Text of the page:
OSHKOSH 2010 -- Sunday at AirVenture · · PAGE 11.
July 25, 2010: With the airplane tied down, we
headed over toward homebuilt headquarters to check in, pay camping fees, and get our wrist
bands that proves we paid for our admission to AirVenture. We hit the lunch counter
across the street from HB HQ and then headed toward show center. The foundation of
the original air traffic control tower is all that still exists now that a new, taller,
and more modern control tower is in service. During the week of AirVenture each
year, this becomes the "World's Busiest Control Tower." Can you read that
sign below the windows?
One of the most photographed locations on the airport is this one. Here
are a few professional photographers doing what they get paid for, taking photos, but of
themselves. I offered to take a photo of all of them with their camera.
One of the photographers agreed to use my camera to snap a photo of Edward and
me in front of the International EAA sign. Ed put on lots of sun screen before we
departed. I made sure my arms and hands were covered. The big hat helps to
keep the sun off my face and ears, etc. The EAA bag has the usual stuff given to all
attendees, map, guide, event schedule, souvenir patch, sticker, etc. They did not
have the mugs yet, and they did not get them by Tuesday morning when we had to go back to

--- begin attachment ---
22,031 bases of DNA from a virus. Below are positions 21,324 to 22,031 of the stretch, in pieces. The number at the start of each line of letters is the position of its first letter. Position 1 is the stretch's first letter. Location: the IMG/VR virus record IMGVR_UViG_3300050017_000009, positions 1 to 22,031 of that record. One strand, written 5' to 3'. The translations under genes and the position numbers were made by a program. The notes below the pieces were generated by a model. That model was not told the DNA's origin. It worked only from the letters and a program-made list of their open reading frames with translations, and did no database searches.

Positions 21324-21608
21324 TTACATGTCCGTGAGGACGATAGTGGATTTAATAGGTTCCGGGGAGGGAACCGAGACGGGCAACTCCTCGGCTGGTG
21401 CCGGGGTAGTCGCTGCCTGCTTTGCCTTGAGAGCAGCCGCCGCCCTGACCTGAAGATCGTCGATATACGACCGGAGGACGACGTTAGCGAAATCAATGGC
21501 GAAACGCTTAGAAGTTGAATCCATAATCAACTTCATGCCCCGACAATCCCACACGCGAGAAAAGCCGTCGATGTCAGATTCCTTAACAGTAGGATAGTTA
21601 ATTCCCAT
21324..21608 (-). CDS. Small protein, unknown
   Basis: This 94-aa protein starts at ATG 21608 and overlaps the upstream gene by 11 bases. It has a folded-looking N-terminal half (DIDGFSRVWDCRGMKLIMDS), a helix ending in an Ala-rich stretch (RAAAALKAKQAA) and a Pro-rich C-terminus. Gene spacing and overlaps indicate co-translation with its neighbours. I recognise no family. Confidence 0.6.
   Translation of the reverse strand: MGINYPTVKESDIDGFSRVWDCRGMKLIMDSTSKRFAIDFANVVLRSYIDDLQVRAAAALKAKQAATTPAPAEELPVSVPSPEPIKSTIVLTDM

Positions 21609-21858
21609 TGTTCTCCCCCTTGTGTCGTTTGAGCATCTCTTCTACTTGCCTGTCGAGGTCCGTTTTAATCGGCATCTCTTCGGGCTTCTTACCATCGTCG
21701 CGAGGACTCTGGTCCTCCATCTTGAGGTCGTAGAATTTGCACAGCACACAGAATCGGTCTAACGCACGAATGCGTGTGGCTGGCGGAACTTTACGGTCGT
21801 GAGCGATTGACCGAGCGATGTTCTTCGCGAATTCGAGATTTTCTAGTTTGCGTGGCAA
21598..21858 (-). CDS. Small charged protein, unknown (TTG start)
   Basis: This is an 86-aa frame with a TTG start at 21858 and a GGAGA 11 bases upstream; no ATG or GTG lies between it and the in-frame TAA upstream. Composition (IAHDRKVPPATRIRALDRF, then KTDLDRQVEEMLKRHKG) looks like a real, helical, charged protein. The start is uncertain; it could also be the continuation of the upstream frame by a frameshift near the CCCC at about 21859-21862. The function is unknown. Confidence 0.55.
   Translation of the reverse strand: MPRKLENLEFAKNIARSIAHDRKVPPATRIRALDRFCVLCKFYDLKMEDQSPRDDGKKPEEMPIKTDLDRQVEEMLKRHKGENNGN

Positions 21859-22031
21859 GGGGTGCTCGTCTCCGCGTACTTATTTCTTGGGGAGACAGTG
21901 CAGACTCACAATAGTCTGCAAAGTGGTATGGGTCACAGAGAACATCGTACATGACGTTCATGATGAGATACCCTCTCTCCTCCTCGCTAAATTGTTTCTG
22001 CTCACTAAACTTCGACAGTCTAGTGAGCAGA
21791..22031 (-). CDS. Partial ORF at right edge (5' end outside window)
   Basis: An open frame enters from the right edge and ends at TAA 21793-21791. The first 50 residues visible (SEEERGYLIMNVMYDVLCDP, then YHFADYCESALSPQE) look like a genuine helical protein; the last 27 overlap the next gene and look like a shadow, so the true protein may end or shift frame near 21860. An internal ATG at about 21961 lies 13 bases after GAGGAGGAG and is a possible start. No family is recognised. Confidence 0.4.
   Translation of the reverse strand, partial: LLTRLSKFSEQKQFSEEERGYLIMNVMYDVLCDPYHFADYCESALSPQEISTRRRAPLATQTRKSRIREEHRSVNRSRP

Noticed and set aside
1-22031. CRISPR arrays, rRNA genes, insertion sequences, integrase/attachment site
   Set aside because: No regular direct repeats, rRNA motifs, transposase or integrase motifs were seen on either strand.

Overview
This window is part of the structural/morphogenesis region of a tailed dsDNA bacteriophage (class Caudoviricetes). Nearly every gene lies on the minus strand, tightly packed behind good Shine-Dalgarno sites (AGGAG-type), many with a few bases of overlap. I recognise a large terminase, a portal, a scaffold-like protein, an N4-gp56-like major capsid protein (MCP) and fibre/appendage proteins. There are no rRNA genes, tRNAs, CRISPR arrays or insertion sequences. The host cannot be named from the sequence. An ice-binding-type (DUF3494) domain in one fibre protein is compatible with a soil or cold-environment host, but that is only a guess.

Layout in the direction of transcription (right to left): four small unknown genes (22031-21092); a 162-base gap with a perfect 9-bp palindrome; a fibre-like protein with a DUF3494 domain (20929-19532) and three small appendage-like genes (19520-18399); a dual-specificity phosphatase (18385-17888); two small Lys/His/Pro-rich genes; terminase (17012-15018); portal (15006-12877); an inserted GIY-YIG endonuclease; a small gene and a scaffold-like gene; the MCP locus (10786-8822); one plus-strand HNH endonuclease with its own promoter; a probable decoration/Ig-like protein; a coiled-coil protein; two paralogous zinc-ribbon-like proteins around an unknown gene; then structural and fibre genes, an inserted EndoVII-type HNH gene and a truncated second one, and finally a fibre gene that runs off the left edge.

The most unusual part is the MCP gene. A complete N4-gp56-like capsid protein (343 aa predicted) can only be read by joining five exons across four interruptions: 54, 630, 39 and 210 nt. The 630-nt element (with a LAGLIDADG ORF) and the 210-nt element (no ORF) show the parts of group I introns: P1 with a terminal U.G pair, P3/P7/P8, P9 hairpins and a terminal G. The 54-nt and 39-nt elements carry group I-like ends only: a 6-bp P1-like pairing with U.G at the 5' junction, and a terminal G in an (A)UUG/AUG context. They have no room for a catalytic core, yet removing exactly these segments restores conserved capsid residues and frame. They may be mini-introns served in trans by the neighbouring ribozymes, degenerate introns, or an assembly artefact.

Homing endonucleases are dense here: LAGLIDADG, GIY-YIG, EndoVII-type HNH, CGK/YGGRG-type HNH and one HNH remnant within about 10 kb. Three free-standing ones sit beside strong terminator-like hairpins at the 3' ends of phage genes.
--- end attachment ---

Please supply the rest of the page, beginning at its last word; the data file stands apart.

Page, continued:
The sign is there because folks who fly here from from distant countries get to
park their airplanes here, if they are not camping of course. Although this airplane
is registered in the United States, it is a world traveler. Ed took this photo of
the right side of the airplane, a Van's RV-7.
The map of the world in on the tail showing routes this airplane has flown.
The flag on the rudder is for the Dominican Republic.
If you look up the registration for this airplane, it tells you Detlef Heun is
listed as the builder as he says below. You can tell from his writing that English
is not his first language, but his story is about a great adventure, and quite an
Ed took this photo of an extended range RV-10 from Brazil.
This one is also from Brazil.
This Piper Aerostar has been converted to a turboprop engine.
Here is the information card on the propeller.
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